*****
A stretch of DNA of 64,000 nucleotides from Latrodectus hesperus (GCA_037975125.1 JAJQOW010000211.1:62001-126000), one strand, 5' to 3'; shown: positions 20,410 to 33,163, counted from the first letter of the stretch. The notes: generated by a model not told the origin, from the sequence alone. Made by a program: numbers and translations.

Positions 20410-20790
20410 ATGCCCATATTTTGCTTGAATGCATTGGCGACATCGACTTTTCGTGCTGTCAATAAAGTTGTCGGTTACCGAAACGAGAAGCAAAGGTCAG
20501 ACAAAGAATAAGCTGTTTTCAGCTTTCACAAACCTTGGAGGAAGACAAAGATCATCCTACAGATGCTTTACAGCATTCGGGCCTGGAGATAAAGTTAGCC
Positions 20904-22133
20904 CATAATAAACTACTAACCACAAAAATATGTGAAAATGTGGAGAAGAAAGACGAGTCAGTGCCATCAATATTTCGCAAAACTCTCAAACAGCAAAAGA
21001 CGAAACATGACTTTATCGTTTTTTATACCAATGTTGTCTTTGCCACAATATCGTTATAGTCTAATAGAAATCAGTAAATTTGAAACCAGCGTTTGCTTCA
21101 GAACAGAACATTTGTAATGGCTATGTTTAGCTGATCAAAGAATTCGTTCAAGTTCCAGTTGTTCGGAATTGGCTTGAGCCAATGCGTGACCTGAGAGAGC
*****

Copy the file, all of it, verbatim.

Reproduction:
A stretch of DNA of 64,000 nucleotides from Latrodectus hesperus (GCA_037975125.1 JAJQOW010000211.1:62001-126000), one strand, 5' to 3'; shown: positions 20,410 to 33,163, counted from the first letter of the stretch. The notes: generated by a model not told the origin, from the sequence alone. Made by a program: numbers and translations.

Positions 20410-20790
20410 ATGCCCATATTTTGCTTGAATGCATTGGCGACATCGACTTTTCGTGCTGTCAATAAAGTTGTCGGTTACCGAAACGAGAAGCAAAGGTCAG
20501 ACAAAGAATAAGCTGTTTTCAGCTTTCACAAACCTTGGAGGAAGACAAAGATCATCCTACAGATGCTTTACAGCATTCGGGCCTGGAGATAAAGTTAGCC
Positions 20904-22133
20904 CATAATAAACTACTAACCACAAAAATATGTGAAAATGTGGAGAAGAAAGACGAGTCAGTGCCATCAATATTTCGCAAAACTCTCAAACAGCAAAAGA
21001 CGAAACATGACTTTATCGTTTTTTATACCAATGTTGTCTTTGCCACAATATCGTTATAGTCTAATAGAAATCAGTAAATTTGAAACCAGCGTTTGCTTCA
21101 GAACAGAACATTTGTAATGGCTATGTTTAGCTGATCAAAGAATTCGTTCAAGTTCCAGTTGTTCGGAATTGGCTTGAGCCAATGCGTGACCTGAGAGAGC